Patient, Care Partner and Researcher Helps Other Patients Navigate Cancer Diagnosis

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Topics include: Living Well and Understanding

As part of our coverage from the 2017 ASCO survivorship symposium in San Diego, Patient Power catches up with Treasa McPherson, Director of Oncology of UC Davis Comprehensive Cancer Center. Treasa is not only an administrative director and researcher, but also a patient and care partner. Listen as Treasa shares her journey with cancer and discusses patient support from the time of diagnosis through survivorship.

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Transcript

Please remember the opinions expressed on Patient Power are not necessarily the views of our sponsors, contributors, partners or Patient Power. Our discussions are not a substitute for seeking medical advice or care from your own doctor. That’s how you’ll get care that’s most appropriate for you. 

Treasa McPherson:

My husband and I both worked on the Human Genome Project at Washington University. That sort of projected us into this realm of being able to work on any kind of genome. We could work on plant genomes, human genomes, but what we wound up doing, and finally really caring a lot about, is cancer genomes and what is going on with human disease. In 2008, my mother presented with a diagnosis of small cell lung cancer.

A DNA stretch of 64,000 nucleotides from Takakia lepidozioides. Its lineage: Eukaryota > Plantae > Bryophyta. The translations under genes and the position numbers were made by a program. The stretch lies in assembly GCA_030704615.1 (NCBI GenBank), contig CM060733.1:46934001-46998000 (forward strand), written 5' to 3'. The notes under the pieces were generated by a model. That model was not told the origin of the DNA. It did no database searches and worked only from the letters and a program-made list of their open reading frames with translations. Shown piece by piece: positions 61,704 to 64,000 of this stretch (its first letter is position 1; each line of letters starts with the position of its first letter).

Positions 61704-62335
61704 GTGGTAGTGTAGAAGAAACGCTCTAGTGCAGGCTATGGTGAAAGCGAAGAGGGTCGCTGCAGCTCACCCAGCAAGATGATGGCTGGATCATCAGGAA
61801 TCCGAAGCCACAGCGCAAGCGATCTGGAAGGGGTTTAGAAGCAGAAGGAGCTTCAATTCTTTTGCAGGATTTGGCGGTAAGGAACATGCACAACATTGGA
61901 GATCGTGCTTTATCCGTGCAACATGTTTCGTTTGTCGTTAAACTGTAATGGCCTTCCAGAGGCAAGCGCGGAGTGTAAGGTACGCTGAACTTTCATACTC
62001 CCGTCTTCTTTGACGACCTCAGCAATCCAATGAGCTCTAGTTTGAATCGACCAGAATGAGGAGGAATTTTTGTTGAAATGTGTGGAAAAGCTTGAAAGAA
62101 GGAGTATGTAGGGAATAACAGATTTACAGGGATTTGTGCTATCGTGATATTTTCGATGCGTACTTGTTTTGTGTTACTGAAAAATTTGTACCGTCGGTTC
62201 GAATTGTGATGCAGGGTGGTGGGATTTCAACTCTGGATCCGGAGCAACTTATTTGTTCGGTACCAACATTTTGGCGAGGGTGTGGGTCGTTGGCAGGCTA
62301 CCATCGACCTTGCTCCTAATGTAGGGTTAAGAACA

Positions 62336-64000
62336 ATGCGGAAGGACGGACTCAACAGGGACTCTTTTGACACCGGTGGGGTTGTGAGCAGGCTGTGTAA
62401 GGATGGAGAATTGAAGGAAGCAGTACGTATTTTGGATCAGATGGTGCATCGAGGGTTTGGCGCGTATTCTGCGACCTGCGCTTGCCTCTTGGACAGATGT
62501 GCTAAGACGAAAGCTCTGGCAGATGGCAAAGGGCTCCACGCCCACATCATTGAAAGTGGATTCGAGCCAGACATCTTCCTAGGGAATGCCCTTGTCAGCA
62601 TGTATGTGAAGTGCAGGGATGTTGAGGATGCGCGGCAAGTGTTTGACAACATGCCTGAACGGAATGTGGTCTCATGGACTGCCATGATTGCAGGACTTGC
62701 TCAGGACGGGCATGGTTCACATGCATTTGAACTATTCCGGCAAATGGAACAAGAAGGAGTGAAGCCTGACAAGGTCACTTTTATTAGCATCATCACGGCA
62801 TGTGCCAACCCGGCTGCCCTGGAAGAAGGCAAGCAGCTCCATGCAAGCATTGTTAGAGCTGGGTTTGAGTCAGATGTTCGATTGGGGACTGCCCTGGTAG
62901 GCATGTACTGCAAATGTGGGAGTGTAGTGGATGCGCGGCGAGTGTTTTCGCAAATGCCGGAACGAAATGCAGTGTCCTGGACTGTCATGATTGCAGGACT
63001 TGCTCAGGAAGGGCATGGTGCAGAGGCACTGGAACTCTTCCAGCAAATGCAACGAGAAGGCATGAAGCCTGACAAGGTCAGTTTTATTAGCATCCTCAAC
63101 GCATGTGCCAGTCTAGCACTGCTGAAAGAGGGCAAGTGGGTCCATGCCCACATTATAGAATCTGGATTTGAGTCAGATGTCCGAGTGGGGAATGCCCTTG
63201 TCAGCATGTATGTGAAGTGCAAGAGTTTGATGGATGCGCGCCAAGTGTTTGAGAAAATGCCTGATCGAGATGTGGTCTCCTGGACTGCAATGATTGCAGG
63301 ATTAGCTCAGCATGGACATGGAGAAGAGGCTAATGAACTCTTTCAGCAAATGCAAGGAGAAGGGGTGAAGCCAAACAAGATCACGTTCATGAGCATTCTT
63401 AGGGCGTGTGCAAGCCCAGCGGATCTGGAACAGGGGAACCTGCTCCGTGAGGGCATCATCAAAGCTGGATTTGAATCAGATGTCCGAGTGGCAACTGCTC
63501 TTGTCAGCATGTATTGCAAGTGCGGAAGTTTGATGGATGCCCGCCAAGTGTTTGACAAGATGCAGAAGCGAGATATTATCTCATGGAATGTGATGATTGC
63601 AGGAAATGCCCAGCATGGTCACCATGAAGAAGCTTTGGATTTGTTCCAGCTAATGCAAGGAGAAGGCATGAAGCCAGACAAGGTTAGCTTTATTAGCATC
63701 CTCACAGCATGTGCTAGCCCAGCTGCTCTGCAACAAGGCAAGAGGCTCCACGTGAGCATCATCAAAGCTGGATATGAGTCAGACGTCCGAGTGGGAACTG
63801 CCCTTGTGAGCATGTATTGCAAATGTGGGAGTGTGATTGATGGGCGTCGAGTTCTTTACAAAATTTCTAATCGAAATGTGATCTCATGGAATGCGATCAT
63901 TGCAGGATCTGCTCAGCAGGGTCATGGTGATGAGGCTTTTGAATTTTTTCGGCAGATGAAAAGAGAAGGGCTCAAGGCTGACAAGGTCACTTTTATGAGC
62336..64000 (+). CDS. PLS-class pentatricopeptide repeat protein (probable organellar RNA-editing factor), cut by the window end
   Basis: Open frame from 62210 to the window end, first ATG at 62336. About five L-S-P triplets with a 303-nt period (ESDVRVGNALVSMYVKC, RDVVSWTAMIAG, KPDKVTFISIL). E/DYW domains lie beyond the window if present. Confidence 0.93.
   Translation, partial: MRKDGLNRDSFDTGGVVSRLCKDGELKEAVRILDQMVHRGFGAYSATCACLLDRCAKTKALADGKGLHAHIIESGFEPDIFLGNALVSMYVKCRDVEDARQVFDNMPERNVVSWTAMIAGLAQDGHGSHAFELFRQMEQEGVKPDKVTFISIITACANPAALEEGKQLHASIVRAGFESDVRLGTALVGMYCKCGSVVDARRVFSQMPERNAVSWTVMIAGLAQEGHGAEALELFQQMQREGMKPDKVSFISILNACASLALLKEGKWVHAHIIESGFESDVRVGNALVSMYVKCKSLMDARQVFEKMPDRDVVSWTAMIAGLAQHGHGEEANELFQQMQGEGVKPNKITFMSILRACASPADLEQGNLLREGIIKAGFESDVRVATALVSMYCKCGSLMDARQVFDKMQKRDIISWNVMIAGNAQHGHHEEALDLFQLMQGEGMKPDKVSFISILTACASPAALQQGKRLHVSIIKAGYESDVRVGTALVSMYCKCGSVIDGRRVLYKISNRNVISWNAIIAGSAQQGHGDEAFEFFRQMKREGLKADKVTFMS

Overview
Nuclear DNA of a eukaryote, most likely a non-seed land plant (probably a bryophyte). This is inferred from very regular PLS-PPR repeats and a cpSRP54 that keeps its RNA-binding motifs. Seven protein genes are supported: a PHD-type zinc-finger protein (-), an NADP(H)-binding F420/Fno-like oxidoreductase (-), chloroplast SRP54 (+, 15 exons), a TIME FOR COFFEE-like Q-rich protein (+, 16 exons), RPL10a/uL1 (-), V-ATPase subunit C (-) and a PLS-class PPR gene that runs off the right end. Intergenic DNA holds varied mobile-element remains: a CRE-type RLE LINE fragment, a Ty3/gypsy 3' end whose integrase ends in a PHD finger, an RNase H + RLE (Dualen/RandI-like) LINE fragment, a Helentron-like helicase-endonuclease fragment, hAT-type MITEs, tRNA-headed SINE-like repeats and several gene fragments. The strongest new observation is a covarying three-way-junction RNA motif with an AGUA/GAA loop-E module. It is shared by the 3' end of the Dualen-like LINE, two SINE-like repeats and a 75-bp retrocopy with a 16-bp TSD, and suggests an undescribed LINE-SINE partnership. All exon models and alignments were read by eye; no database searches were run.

I was able to go back home with her in Missouri and take care of her for the 8 months of her journey. She progressed exactly as planned to textbook. She passed away in January of 2009. I presented with a lump in January of 2010. That was the diagnosis of triple-negative breast cancer with a lumpectomy and node negative. I had distance chemotherapy and radiation after that.

After that, when I was doing very well, I wound up finding my father-in-law had a diagnosis of esophageal cancer and on scan a secondary cancer of the lung. He had an esphagectomy and a right lobe removal of his lung, and he is doing fine.

During all of these cancer journeys that I was on as a caregiver,a patient and a researcher, I started finding that there are gaps in folks’ ability to get to care and to get to the services that they need—or to even find out about services that they don’t even know exists and the help that they can get—like, maneuvering through the insurance companies and getting the psychosocial support. 

Please remember the opinions expressed on Patient Power are not necessarily the views of our sponsors, contributors, partners or Patient Power. Our discussions are not a substitute for seeking medical advice or care from your own doctor. That’s how you’ll get care that’s most appropriate for you. 

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Page last updated on February 28, 2017